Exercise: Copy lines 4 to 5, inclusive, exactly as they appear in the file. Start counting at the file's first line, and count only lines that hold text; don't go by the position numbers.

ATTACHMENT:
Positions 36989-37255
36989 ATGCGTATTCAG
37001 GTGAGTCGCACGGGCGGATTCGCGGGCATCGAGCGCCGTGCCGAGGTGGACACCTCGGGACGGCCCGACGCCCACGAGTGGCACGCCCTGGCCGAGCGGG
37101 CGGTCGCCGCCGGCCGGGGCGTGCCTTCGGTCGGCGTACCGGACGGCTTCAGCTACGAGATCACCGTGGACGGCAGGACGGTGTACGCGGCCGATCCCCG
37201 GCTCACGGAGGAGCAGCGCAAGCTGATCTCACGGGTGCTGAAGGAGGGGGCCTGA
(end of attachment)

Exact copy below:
37101 CGGTCGCCGCCGGCCGGGGCGTGCCTTCGGTCGGCGTACCGGACGGCTTCAGCTACGAGATCACCGTGGACGGCAGGACGGTGTACGCGGCCGATCCCCG
37201 GCTCACGGAGGAGCAGCGCAAGCTGATCTCACGGGTGCTGAAGGAGGGGGCCTGA